Anyway this book is a cocktease just like the adult books. It promises wrong-headed preaching yet when it comes time to deliver, it wusses out. This is what we get instead of preaching.
Judd told Sergeant Fogarty and the two detectives his whole story, from being raised in the church, to rebelling, to running away, to the Rapture, to getting home, connecting with Bruce Barnes, meeting the other kids, praying to receive Christ, and moving in together.
On one hand, I'm a little grateful Ellanjay has put down their usual sledgehammer style of preaching; on the other hand, I'm tempted to pull out a sledgehammer of my own and pound into their heads the basic commandment of all writers: Show, don't tell.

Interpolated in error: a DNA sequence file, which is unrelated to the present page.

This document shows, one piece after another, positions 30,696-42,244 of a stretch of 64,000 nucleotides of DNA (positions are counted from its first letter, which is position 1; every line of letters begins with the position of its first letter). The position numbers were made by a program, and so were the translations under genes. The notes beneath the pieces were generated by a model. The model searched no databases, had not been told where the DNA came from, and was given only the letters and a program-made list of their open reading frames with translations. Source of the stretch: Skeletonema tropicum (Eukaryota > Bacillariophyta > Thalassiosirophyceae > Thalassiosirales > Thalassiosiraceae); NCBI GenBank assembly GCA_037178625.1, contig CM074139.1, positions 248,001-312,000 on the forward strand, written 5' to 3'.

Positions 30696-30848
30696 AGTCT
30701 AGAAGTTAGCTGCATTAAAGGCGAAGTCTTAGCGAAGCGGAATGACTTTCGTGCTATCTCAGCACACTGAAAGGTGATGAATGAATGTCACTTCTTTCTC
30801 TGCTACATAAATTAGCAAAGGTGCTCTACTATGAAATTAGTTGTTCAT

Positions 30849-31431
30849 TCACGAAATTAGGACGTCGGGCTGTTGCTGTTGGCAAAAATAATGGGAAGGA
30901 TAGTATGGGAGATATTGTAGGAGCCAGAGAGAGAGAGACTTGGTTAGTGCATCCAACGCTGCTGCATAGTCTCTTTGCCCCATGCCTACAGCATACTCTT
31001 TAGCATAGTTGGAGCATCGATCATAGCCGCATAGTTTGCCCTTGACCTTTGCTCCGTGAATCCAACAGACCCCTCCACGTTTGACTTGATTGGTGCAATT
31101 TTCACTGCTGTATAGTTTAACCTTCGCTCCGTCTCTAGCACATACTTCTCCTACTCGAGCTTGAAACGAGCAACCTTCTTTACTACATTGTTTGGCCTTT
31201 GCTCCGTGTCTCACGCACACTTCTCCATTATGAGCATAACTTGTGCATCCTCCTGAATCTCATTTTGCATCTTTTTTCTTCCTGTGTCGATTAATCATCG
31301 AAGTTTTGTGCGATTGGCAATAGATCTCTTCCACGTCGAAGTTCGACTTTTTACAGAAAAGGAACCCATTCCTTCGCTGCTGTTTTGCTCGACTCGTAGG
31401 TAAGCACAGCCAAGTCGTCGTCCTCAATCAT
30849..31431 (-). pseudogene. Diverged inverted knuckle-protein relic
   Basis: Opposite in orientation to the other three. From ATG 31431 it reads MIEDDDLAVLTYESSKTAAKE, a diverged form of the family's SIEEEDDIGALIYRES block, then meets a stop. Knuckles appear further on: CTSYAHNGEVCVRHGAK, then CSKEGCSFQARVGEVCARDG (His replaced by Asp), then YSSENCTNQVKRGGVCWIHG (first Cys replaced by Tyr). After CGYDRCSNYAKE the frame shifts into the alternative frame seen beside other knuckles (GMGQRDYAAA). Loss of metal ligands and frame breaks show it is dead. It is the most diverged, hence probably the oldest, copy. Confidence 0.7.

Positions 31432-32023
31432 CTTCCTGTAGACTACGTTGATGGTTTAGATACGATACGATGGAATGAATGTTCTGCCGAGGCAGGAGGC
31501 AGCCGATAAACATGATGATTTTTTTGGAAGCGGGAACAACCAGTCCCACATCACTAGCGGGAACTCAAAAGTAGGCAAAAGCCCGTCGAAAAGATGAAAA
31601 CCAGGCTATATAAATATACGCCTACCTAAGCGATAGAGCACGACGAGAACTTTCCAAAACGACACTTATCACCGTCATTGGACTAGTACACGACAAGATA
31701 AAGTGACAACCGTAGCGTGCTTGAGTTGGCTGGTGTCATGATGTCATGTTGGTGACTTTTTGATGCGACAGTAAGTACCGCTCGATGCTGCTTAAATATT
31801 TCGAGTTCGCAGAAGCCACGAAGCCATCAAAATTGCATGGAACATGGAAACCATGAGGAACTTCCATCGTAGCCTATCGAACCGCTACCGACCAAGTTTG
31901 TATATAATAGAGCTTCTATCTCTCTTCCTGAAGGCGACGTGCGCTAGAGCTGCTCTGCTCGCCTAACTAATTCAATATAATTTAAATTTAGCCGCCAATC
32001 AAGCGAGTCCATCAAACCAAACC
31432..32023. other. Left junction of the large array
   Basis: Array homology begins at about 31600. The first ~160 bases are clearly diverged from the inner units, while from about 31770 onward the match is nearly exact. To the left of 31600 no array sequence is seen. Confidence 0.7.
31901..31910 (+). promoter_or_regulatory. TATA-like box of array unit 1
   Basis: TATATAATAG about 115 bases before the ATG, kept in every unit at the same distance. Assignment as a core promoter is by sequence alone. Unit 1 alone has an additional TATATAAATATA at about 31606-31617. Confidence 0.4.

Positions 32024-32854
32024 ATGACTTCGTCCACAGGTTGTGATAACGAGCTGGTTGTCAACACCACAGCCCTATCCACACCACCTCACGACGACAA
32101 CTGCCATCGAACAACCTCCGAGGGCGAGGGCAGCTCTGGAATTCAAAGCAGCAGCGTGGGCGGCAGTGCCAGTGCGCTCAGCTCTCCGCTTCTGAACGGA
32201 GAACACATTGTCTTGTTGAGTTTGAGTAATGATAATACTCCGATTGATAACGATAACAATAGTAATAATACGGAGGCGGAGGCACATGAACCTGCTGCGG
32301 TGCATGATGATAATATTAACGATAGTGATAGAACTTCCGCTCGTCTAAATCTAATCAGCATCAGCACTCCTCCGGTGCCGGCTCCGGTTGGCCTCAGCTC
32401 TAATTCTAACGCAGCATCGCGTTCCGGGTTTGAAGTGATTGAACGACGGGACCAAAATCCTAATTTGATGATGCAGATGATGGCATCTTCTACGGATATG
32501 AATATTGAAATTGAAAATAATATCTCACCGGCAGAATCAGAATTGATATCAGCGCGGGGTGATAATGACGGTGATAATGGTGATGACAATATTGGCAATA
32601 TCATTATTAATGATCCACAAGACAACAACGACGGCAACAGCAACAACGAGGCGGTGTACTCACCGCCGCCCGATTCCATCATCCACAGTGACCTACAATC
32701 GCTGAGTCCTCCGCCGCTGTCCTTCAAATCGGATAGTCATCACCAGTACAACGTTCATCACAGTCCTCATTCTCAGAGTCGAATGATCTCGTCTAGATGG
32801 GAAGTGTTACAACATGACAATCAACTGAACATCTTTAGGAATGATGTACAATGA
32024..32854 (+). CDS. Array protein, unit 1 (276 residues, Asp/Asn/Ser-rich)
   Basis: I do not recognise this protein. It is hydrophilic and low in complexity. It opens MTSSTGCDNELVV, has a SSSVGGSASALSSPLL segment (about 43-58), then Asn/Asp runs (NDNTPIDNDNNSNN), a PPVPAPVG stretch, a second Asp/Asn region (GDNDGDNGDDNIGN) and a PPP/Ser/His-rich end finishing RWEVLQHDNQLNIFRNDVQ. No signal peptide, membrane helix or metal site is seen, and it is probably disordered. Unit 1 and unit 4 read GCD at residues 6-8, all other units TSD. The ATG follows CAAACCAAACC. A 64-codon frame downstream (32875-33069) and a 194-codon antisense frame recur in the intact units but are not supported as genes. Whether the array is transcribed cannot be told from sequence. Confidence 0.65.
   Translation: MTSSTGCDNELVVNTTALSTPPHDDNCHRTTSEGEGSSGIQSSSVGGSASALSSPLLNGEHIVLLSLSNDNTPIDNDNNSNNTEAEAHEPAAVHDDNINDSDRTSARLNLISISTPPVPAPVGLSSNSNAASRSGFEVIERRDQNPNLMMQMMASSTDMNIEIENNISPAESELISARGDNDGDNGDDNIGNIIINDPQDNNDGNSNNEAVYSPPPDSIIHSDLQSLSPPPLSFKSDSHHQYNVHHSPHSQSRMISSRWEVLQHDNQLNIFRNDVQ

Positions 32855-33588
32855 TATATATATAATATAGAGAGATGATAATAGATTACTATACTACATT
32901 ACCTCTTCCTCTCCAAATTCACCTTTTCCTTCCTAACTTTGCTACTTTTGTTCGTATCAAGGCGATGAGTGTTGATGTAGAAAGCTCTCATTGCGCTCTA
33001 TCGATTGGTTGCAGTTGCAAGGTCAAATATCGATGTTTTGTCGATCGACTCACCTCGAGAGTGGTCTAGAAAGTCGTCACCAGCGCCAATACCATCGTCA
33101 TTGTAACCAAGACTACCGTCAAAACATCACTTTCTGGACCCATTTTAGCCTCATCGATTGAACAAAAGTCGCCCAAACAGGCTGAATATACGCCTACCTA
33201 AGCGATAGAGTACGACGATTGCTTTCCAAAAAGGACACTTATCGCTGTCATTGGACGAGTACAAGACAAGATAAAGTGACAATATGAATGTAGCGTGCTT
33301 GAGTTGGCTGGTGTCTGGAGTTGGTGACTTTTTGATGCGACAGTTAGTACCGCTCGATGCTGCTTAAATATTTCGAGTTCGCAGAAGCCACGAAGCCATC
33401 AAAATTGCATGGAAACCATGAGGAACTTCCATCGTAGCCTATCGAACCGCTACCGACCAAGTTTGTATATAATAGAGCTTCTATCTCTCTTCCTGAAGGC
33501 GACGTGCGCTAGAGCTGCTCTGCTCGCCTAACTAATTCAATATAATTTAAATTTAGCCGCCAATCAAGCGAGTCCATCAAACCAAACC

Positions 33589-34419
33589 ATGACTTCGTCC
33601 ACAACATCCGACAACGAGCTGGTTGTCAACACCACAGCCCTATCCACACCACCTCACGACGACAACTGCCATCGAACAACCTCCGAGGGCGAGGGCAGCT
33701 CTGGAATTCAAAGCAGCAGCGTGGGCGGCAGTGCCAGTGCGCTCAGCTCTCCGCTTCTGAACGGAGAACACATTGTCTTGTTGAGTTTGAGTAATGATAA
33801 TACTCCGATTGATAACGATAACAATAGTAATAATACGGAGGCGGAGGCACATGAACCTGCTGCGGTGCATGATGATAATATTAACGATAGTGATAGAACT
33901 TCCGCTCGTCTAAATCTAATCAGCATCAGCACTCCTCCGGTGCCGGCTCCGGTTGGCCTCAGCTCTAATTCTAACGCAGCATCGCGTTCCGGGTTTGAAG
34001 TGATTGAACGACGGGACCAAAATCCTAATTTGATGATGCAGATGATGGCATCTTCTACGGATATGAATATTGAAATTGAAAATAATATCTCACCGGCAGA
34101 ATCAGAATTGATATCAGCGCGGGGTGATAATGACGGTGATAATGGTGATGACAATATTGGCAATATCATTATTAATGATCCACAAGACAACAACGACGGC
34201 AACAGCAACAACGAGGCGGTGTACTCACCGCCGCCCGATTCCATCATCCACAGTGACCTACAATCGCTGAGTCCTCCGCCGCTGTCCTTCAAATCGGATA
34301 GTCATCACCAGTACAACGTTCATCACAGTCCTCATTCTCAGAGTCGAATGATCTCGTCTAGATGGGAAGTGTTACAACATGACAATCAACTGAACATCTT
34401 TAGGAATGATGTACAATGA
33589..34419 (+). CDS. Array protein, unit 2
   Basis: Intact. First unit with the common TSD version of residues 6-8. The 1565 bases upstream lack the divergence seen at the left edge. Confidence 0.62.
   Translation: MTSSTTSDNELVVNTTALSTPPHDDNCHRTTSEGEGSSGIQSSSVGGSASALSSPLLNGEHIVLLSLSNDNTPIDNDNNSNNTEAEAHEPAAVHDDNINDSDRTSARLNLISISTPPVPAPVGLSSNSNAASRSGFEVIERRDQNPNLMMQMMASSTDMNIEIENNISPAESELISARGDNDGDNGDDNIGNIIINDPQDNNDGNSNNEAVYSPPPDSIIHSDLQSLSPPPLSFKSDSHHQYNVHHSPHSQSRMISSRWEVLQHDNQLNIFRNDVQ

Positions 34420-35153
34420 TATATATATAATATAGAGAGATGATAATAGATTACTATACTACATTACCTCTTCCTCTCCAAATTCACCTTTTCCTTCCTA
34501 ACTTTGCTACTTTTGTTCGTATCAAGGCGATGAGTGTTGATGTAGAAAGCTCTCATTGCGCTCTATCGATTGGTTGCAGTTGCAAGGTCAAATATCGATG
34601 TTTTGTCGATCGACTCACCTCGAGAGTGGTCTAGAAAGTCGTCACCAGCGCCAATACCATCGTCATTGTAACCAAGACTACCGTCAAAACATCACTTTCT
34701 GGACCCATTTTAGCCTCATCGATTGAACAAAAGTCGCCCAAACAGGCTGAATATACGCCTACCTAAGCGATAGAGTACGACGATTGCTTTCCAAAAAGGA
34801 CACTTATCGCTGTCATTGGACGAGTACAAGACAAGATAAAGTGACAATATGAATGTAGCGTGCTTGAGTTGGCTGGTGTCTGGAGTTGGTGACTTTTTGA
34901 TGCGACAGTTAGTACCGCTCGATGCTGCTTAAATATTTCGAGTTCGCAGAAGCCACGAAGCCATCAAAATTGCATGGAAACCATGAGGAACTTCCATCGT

Anyway, Bruce and Lionel go to visit Talia in jail and we get more discussion about whether or not the Rapture is it or not. Bruce obviously leans towards second chances which would be noble if it weren't for the fact it raises even more questions, such as what about people like Ryan's parents who never got the opportunity to take advantage of their second chance? But I have a feeling, Ryan's parents, now that they are condemned, will never be heard from or mentioned again in this forty-book series.
Anyway, later we meet Josey, Sergeant Fogarty's wife, who is currently on my favourite characters' list along with the cabbie. Why? Because Josey is acting like someone who's had her whole world shaken upside down and is on a quest for answers, as opposed to our close-minded protagonists who swallow whatever Bruce tells them. She is described as being into new age stuff--channeling, crystals, etc.--but the book makes it clear that she is at a lost to describe what has happened, which is how a person should be when faced with something of this magnitude: lost, frightened, and curious. She is someone who deserves to be in a much better book.